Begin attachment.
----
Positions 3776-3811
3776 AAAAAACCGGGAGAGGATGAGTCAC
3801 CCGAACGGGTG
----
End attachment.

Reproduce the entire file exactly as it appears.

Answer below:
Positions 3776-3811
3776 AAAAAACCGGGAGAGGATGAGTCAC
3801 CCGAACGGGTG